Students should have the opportunity to observe diffraction and interference
patterns arising from more than one type of wave

Waves 6

(Reflection and Refraction)

 

Waves 7

(Interference)

 

Waves 8

(Diffraction)

 

Physics 6 Tutorial 7

(More Interference)

4.5  Standing Waves

The nature of standing waves;


Boundary conditions;


Nodes and antinodes.

Describing the nature and formation of standing waves in terms of
superposition;

 

Distinguishing between standing and travelling waves;

 

Observing, sketching and interpreting standing wave patterns in strings and pipes;

 

Solving problems involving the frequency of a harmonic, length of the standing wave and the speed of the wave.

Students will be expected to consider the formation of standing waves from
the superposition of no more than two waves;

 

Boundary conditions for strings are: two fixed boundaries; fixed and free
boundary; two free boundaries;

 

Boundary conditions for pipes are: two closed boundaries; closed and open
boundary; two open boundaries;

 

For standing waves in air, explanations will not be required in terms of pressure nodes and pressure antinodes;


The lowest frequency mode of a standing wave is known as the first harmonic;


The terms fundamental and overtone will not be used in examination questions.

 

These terms are used in the notes.

 

Waves 3

(Superposition)

 

Waves 4

(Standing Waves)

 

Waves 5

(Musical Sounds)

 

 

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Topic 5  Electricity and Magnetism

5.1  Electric Fields

Understanding

Applications

Guidance

Equations Link

Charge;

 

Electric field;

 

Coulomb’s law;

 

Electric current;

 

Direct current (dc);

 

Potential difference

Identifying two forms of charge and the direction of the forces between them;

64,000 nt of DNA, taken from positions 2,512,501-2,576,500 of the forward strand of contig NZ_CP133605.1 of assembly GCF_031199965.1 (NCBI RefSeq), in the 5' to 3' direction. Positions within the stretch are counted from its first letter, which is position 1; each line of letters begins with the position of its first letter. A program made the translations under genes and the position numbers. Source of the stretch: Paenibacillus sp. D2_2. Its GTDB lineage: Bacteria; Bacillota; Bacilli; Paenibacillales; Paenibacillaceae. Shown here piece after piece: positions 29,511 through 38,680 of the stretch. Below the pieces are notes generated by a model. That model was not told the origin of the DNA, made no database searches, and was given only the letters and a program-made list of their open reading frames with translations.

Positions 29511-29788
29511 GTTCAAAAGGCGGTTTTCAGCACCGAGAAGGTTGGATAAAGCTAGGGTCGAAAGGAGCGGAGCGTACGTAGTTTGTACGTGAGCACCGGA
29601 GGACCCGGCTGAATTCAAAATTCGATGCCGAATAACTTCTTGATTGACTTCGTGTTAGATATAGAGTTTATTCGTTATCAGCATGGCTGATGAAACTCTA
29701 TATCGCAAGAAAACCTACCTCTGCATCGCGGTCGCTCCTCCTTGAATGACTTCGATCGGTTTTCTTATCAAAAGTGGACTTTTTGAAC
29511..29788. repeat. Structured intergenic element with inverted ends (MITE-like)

Solving problems involving electric fields and Coulomb’s law;

 

Calculating work done in an electric field in both joules and electronvolts;

 

Identifying sign and nature of charge carriers in a metal;

 

Identifying drift speed of charge carriers;

 

Solving problems using the drift speed equation;

 

Solving problems involving current, potential difference and charge

Students will be expected to apply Coulomb’s law for a range of permittivity
values.

Fields 4

(Electric Force Fields)

 

Fields 5

(Energy in Fields)

 

Electricity 1

(Electrical Quantities)

 

Electricity 4

(Drift Speed)

5.2  Heating Effects of Electric Currents

Circuit diagrams;

 

Kirchhoff’s circuit laws;

 

Heating effect of current and its consequences;

 

Resistance expressed as R = V/I ;


Ohm’s law;

 

Resistivity;

 

Power dissipation

Drawing and interpreting circuit diagrams;

 

Identifying ohmic and non-ohmic conductors through a consideration of the V/I characteristic graph;

 

Solving problems involving potential difference, current, charge, Kirchhoff’s circuit laws, power, resistance and resistivity;

 

Investigating combinations of resistors in parallel and series circuits;

 

Describing ideal and non-ideal ammeters and voltmeters;

 

Describing practical uses of potential divider circuits, including the advantages of a potential divider over a series resistor in controlling a simple circuit;


Investigating one or more of the factors that affect resistance experimentally.

The filament lamp should be described as a non-ohmic device; a metal wire at
a constant temperature is an ohmic device;

 

The use of non-ideal voltmeters is confined to voltmeters with a constant but finite resistance;

 

The use of non-ideal ammeters is confined to ammeters with a constant but non-zero resistance;

 

Application of Kirchhoff’s circuit laws will be limited to circuits with a maximum number of two source-carrying loops.

 

The potential divider may be referred to as a voltage divider.

Electricity 1

(Circuit diagrams and meters)

 

Electricity 2

(Ohm's Law)

 

Electricity 3

(VI graphs)

 

Electricity 4

(Resistivity)

 

Electricity 5

(Heating Effect)

 

Electricity 6

(Transducers and Potential Dividers)

 

Electricity 7

(Series and Parallel Circuits, and Kirchhoff)

 

5.3  Electric Cells

Cells;

 

Internal resistance;

 

Secondary cells;

 

Terminal potential difference;

 

Electromotive force (emf).

Investigating practical electric cells (both primary and secondary;

 

Describing the discharge characteristic of a simple cell (variation of terminal
potential difference with time);


Identifying the direction of current flow required to recharge a cell;


Determining internal resistance experimentally;


Solving problems involving emf, internal resistance and other electrical quantities.